Tuesday, December 23, 2008

Whew ... We Made It!

Just a quick little update from the farm today, and then I'm off to get things prepared for our Christmas Eve Service. But, I'm glad to report that we have made it ... well I guess if I wanted to be technical I should say that we have almost made it, but the end is in sight. It has been a crazy couple of weekends (and a bit more), but by the grace of God all of us have come through unscathed. And what is this "it" that I'm talking about you ask? Well, I'm talking about...


Here in Iowa, as well as plenty of other places I'm sure, deer season is a pretty popular occasion (especially shotgun season). And, if you drive around the state of Iowa for any amount of time you will realize that it is pretty much needed because we have quite a few deer that like to live the good life and get fat on all of the corn in our fields. But, when they open up the shotgun seasons hunters come out of the woodwork.

Some hunt solo, some hunt in with a buddy, and quite a few like to join up in big ol' groups and tromp through the woods blasting any little deer that moves. Actually I guess I should say that they plant a few guys at one end of the piece of ground their are hunting then everyone else goes to the other end and starts walking though (and making as much noise as possible) to scare the deer towards the waiting shotguns at the other end.

If that is the way people want to hunt, that is perfectly fine ... when I go deer hunting I like to hunker down under a tree near a spot I know they will come, but then again I always miss them when I shoot (I have other excuses ... like the fact I use a flintlock smoothbore). The thing that makes deer season interesting on our farm is that we own a little 40 acre chunk in the middle of a ton of land owned by one guy. This means there is a large group hunting every which way all around us.

I stayed close to home during both the first and second shotgun seasons, except for once when I needed to cut a little wood because I knew some cold was coming. And, like I said we made it safe and sound ... although there were times when it sounded like a battle outside! So, now that everyone is done with their shotguns, I'm going to go and take my somewhat-trusty flintlock fowler out there and sit under a tree (hopefully on a day when it snows).

I don't really care if I get a deer, I just want to experience the relaxation of hanging out in our very own little piece of woods.


Farmchick said...

Hi~I really enjoyed reading through your blog. Have a Merry Christmas!

Yeoman said...

Good luck, and Merry Christmas!

Rich said...

That sounds like the beginning of a lot of big buck stories. Big bucks (especially older monster bucks) act almost like a different animal when compared to the typical whitetail, and they will hunker down in isolated protected pockets during times of heavy hunting pressure (often times also when there isn't any pressure).

Depending on your hunting style and goals, you can find or create the conditions that a monster buck will seek out. Find or create a small area within your property that contains shelter, water, and food; then limit the amount of time you spend in that area (or even stay out completely unless you are hunting). Only hunt that area when the conditions are perfect, and your odds will increase for seeing (and/or shooting) a big whitetail buck. Of course, the odds will still be low that you will see or kill a big buck, but they will be much higher than just stumbling around and hoping to bump into a big buck.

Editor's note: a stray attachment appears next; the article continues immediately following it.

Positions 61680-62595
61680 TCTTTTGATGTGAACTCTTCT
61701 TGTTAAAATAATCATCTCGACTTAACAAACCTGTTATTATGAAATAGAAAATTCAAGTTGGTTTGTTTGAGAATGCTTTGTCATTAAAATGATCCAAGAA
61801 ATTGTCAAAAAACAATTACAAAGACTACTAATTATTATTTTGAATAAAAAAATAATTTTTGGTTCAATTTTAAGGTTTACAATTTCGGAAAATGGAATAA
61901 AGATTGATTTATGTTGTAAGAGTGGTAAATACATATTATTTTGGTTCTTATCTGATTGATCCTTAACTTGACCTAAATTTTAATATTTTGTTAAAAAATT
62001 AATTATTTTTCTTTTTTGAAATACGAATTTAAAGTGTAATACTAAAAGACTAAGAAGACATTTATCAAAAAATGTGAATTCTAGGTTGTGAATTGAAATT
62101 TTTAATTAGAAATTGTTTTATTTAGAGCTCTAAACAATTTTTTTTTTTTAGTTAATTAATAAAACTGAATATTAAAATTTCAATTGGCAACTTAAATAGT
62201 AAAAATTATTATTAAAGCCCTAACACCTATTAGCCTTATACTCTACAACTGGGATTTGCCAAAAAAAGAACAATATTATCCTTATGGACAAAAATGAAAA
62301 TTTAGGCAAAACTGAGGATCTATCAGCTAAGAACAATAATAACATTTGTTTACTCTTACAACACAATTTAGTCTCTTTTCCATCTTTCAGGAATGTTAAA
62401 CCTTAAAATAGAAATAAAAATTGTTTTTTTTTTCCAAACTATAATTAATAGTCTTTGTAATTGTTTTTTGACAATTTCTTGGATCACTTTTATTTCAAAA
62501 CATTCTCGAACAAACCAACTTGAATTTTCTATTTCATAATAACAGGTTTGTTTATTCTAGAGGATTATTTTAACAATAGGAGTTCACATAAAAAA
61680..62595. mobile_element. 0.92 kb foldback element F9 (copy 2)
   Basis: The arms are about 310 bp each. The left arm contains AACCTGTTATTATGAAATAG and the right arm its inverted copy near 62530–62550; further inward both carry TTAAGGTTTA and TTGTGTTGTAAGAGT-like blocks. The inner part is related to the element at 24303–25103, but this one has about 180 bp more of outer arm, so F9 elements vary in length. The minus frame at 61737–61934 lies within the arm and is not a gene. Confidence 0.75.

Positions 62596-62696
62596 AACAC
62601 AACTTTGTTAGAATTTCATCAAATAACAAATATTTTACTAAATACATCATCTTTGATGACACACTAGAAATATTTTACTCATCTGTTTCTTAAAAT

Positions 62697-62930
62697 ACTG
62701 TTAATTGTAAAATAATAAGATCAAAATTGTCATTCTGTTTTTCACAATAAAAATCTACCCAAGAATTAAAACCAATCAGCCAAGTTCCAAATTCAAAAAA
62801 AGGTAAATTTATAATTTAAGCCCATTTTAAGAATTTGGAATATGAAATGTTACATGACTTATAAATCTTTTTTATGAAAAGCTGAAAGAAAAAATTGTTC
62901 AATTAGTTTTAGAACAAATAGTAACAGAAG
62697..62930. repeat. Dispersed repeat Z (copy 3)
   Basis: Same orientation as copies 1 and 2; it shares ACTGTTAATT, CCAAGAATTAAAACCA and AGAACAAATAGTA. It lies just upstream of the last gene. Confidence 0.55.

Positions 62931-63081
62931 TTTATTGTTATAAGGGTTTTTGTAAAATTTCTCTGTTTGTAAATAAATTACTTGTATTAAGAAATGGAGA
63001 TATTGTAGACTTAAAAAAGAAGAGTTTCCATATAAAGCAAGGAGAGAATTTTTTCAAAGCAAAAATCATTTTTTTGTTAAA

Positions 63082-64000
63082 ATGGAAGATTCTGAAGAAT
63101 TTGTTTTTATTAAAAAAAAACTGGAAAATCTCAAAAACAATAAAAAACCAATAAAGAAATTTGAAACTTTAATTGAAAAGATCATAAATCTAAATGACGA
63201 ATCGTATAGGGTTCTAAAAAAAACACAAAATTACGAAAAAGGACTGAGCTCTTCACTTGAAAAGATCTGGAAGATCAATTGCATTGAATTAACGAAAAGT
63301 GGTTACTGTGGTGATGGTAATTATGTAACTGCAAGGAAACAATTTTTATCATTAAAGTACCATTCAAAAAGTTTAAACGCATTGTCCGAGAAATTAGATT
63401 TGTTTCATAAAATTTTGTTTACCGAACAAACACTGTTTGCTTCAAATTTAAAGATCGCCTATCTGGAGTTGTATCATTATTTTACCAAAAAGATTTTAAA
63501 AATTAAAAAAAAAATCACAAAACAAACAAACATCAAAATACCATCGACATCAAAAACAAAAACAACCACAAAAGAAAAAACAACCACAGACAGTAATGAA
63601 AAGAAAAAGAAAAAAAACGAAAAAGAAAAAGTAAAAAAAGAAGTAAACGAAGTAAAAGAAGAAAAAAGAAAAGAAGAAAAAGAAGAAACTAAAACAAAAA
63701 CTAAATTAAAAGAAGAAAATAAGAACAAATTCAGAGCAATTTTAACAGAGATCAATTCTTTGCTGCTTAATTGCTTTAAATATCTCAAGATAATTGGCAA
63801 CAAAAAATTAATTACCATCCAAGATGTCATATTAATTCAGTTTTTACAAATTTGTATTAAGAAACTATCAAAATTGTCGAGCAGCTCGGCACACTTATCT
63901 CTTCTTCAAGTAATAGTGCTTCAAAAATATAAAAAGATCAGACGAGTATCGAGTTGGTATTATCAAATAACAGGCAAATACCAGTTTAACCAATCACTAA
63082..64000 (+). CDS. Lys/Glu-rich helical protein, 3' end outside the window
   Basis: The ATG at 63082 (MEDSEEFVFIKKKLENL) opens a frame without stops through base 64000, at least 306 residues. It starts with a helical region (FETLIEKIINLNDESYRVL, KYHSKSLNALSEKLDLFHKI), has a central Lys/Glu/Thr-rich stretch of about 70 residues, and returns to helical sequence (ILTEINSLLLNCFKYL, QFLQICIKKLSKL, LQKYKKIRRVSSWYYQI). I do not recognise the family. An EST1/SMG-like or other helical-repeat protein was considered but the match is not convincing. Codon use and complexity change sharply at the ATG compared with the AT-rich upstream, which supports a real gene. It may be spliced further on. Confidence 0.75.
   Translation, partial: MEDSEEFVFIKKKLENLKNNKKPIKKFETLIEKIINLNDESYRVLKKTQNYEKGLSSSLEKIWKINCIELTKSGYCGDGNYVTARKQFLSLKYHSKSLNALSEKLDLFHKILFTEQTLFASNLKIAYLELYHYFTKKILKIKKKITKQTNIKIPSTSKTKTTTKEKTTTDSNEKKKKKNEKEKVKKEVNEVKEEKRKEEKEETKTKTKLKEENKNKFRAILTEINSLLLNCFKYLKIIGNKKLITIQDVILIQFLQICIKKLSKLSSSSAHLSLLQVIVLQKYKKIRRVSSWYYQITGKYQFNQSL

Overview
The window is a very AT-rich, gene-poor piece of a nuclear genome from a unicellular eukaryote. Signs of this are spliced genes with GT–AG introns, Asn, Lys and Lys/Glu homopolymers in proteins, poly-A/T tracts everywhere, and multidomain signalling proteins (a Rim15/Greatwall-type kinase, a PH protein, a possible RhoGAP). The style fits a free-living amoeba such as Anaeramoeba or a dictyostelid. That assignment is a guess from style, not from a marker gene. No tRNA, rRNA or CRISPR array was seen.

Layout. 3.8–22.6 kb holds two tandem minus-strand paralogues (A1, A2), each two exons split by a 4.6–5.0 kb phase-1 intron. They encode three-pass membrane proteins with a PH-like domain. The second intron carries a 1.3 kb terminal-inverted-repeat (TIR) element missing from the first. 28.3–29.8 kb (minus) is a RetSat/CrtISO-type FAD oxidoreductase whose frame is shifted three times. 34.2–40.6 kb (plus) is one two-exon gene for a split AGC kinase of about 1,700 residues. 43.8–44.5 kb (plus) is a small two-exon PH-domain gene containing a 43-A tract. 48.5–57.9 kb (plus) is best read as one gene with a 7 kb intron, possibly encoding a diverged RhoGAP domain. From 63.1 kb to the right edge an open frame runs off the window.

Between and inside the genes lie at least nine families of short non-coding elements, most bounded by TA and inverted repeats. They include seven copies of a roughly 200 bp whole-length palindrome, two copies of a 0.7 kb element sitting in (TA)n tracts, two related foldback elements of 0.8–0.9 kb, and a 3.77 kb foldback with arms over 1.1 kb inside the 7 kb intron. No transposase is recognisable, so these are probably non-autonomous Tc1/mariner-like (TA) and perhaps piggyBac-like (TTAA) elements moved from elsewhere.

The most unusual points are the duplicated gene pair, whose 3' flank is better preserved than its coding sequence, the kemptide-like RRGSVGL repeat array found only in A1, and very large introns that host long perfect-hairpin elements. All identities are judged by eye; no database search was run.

Late winter is the best time to scout for deer season, because the leaves are all gone and snow in the travel areas always melts first. Start looking for buck sign (rubs, scrapes, etc) from a distance with binoculars, if possible. Study the surrounding properties for "unseen" escape routes into your hunting area, look for trails you would use to sneak away from a search team.

Next year, you might be able to post about the monster buck you saw (and hopefully shot) in your backyard while everyone around you was conducting the typical deer drive.

What is the reason for hunting with such a unique firearm as a flintlock fowler?

dp said...

I think it's great that you use a flintlock smoothbore! What caliber or bore is it? Here in Kentucky, we have two weeks of modern gun (rifle) season and another week of muzzleloader. I use a .54 caliber CVA Hawken during muzzleloader, shooting a patched round ball. I'd like a flintlock, though. That's in the future, God willing. I really enjoy the opportunity during deer season to sit in the woods and enjoy the beauty of it, whether or not any deer come wandering by.

Ethan Book said...

As I've mentioned before (I think) I love history, especially early American history. My dad has always been into reenacting and is also a sutler at various 18th century events around the country. To me there is nothing better than going out into the woods with my hand made .62 caliber fowler wearing my 18th century clothes. I love to hunker down under a tree, cover up with a blanket, and just take it all in. Sometimes I see a deer ... and all the time I miss.

That is completely user error though. Since I had my fowler made I haven't had the time to really shot it enough to get to know it in and out. The smoothbore, the round hand cast ball, and the single blade front sight (no rear sight) all mean that experience is needed ... and that takes time :)

Still, I'd rather miss and enjoy it.

Steven said...

My black powder rifle is a side hammer and wood and my cousins all tell me it's a "wall hanger" because it's not an inline, black, composite stock with a scope... What's the point in having a muzzle loader if it's just like a regular rifle?

My dad would love that you have a flint lock, he's always wanted a flintlock pistol but the closest he has is a cap and ball revolver.

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